“In 2016 we experienced lower total company sales than the preceding year for the first time in our history as a public company, and our average restaurant volumes declined from $2.532 million as of September 30, 2015 to $1.940 million as of December 31, 2017.”

As those numbers suggest, Chipotle’s average unit volumes (AUVs) are still down about 20% from the peak. The sales recovery Ackman is waiting for has not materialized, at least so far.

Then there’s profit margins. From 2010 to 2015, Chipotle reported average operating margins of 16.4%. By comparison, the company’s operating margins were 6.1% in 2017. Clearly, there’s a lot of work left to be done for Chipotle to get anywhere near peak levels.

When I invested in the company, I thought mid-teens EBIT margins were still sustainable if AUVs recovered (that’s a big if). I bet Mr. Ackman would've agreed (otherwise it's a lot more difficult to make the numbers work at $410 per share). Over time, I’ve become less convinced that this is an achievable target -- or at least not as a base case for an investment thesis.

First, there’s the ongoing cost of the food safety procedures that Chipotle implemented after the crisis. Here’s what CFO Jack Hartung said on this topic at the ICR conference in early 2016:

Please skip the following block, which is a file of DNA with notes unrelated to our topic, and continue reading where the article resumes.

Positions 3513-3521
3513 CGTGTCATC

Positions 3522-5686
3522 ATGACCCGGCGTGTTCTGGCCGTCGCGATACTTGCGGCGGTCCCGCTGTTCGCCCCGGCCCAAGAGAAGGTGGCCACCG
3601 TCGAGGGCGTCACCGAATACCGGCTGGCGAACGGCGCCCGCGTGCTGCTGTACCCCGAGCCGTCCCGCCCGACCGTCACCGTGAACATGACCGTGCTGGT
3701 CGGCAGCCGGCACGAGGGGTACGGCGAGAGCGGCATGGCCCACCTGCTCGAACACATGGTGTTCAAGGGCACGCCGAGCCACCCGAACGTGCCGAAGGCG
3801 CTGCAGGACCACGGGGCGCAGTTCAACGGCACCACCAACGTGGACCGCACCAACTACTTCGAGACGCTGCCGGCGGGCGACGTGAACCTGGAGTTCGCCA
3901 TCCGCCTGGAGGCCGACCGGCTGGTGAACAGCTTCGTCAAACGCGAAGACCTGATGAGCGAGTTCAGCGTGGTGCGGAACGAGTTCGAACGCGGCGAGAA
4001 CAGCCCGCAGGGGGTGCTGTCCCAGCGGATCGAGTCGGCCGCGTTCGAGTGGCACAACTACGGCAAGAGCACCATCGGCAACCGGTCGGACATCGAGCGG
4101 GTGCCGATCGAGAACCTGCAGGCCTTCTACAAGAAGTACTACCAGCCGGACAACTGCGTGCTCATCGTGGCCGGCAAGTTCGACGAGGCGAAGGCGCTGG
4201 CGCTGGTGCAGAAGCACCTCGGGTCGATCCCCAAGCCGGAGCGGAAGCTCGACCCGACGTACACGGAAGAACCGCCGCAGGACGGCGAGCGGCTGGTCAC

“Our margins are going to suffer. We think that on an ongoing basis, once all is said and done, that the ongoing costs probably won't be less than 100 basis points added to our margins and that would be mostly in food. There might be some in labor as well, and we don't think it will be more than 200 basis points added. And so, if you take our historic margins, if we get our sales back, we can get our historic margins back minus this 100 basis points to 200 basis points."

When Ackman talks about a discount to peak levels, I bet that’s what he’s (mostly) referring to.

But I don’t think that’s the end of it. I’m starting to think Chipotle may face some ongoing costs as a mature business that it has been able to live without in the past. For example, on the fourth quarter conference call, management indicated that they expect marketing and promotional expense to be “at or slightly above 3% of sales” in 2018 (despite this investment, guidance suggests store traffic will be roughly flat). By comparison, Chipotle spent $57 million, or less than 1.5% of revenues, on advertising and marketing costs in 2014. I think there’s a legitimate case to be made that Chipotle will look more like a traditional restaurant chain in the future. This may require a larger commitment than it's made in the past on marketing spend to drive traffic.

Without going into other line items (like labor costs), I think there’s sufficient evidence in the recent results to make me question whether mid-teens EBIT margins are attainable. I’m not sure that’s a deal breaker for the thesis, but it clearly suggests there have been some notable (and likely permanent) changes in the business over the past few years. I think it’s a good example of how quantifying your thesis can help you spot developments that impact intrinsic value.